Table of Contents
- What are ex-works in shipping terms (EXW)?
- What are the advantages of ex-works shipping terms?
- What are the disadvantages of ex-works shipping terms?
- What is the Difference Between Free-on-Board and Ex Works?
- What are the Buyers’ and Sellers’ Responsibilities with EXW Agreements?
- When to Use an EXW Agreement?
What are ex-works in shipping terms (EXW)?
An EXWorks Incoterm is an agreement that maximizes the buyer’s risk and responsibility, by requiring the seller to only make the goods available for the buyer at their warehouse or dock. Once the buyer collects the cargo, the buyer assumes all other responsibilities, including transport to the port of destination.
Ex Works is an Incoterm used for all forms of shipping, regardless of the mode, or legs of the transport. Under this term, the buyer assumes all responsibilities of the shipment, once the cargo is packed in export packaging and collected.
Ex works shipping terms means that the seller delivers prepare the cargo at his location (workshop, factory or warehouse etc.) and send the goods to buyer according to the exw delivery. Under this term of trade, the seller neither undertakes to load the goods onto the buyer’s prepared means of transport nor is responsible for customs clearance of the goods for export.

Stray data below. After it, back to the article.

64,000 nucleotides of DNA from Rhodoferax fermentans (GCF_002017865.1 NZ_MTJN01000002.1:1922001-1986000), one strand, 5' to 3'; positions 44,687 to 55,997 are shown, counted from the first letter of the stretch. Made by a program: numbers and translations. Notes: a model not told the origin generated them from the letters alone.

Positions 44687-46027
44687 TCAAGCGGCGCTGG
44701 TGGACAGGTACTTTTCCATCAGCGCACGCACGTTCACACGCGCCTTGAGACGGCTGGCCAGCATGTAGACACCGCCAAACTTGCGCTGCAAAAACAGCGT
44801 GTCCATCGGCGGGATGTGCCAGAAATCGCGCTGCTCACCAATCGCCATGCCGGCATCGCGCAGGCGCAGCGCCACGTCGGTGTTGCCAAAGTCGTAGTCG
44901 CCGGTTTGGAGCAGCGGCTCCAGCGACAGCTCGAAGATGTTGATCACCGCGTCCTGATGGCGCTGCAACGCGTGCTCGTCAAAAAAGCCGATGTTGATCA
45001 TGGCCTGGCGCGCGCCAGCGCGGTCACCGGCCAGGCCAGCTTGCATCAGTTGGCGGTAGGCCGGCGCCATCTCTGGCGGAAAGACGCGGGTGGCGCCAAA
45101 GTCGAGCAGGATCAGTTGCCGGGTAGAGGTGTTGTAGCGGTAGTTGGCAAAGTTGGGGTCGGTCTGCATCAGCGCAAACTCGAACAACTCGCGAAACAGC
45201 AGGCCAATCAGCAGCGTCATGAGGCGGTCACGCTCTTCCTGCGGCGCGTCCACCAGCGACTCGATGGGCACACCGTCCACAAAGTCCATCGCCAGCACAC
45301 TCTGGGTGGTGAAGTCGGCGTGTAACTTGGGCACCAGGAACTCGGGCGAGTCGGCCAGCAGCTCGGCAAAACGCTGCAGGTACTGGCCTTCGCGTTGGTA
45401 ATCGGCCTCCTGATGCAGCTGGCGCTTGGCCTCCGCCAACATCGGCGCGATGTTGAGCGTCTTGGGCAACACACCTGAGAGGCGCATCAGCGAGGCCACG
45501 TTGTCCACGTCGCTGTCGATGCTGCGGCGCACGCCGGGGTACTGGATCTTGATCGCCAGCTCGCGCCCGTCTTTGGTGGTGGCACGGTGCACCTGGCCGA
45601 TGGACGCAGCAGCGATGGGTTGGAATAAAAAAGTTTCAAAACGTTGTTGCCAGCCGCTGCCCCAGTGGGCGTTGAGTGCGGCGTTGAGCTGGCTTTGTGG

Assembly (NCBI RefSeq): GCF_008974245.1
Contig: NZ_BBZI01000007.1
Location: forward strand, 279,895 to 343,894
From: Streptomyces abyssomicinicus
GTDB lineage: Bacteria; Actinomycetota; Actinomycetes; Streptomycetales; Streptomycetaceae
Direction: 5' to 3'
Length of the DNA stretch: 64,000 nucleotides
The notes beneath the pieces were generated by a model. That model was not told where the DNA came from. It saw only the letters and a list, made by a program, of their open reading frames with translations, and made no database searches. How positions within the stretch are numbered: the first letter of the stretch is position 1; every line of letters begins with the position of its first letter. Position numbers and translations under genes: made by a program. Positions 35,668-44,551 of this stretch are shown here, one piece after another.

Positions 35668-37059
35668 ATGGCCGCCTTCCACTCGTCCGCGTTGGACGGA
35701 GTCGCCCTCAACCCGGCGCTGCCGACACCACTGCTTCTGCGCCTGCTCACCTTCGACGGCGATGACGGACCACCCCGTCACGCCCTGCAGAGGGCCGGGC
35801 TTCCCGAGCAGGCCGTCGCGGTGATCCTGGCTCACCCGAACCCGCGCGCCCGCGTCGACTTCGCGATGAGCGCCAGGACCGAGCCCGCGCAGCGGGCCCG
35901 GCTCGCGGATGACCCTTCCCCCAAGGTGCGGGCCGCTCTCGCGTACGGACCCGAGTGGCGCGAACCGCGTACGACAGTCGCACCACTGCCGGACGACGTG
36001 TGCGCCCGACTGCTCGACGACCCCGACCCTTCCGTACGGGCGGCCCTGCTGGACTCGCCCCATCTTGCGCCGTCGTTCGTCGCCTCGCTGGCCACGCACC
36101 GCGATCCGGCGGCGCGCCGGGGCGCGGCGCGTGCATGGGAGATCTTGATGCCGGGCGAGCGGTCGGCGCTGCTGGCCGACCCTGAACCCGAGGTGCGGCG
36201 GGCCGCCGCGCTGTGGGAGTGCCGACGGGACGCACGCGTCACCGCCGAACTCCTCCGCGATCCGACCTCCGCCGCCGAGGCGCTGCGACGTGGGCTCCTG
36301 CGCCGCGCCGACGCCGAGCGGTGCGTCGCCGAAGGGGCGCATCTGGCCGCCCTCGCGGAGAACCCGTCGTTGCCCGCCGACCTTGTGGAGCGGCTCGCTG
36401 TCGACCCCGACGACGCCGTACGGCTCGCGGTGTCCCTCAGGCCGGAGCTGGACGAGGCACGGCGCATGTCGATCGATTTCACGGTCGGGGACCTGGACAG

This type of transport leaves all risk and responsibility on the buyer, so newbies and buyers unfamiliar with exporting are advised to use a freighting and logistics company to avoid errors and unforeseen costs associated with shipping and transporting the goods.
What are the advantages of ex works shipping terms?
When using these terms all of the costs and risks of shipping the goods lie with the buyer alone. As a result, with the supplier’s assistance, Ex Work’s terms are a good way for the buyer to get a clear picture of all of their costs upfront.
Apart from when the goods are with customs, the buyer is in control of the entire shipment. This gives the buyer full visibility and ensures that the supplier isn’t inflating their local costs or adding a margin to the delivery fee.
What are the disadvantages of ex works shipping terms?
The main disadvantages of EXW surround customs clearance in the country of origin.
Information from the supplier is used when arranging the customs clearance in the country of origin.
If this information is incorrect the buyer will still be liable for any additional costs that can occur as a result.
In addition to this, you’d have to pay for any costs that would occur if your goods were randomly (or otherwise) selected for a customs inspection when being cleared for export in the country of origin.
Another disadvantage is the uncertainty over export licenses. If the supplier doesn’t have an export license, then they often use ex works shipping terms so the buyer has to pay for one. These can be very expensive so if your supplier won’t offer FOB terms. Don’t forget to ask about an export license before committing to buy the products.
Beware of Exworks terms if you travel overseas to source goods from multiple local traders or shops. They won’t tell you but you are effectively buying on an ex works terms from each trader. You could easily end up having to pay a considerable amount in overseas charges if you’re not careful.
Your freight invoice may be higher when using Ex Work’s terms but your overall costs shouldn’t be. They are safe terms as buyers have visibility of all the foreseeable costs as long as you get a complete price in advance.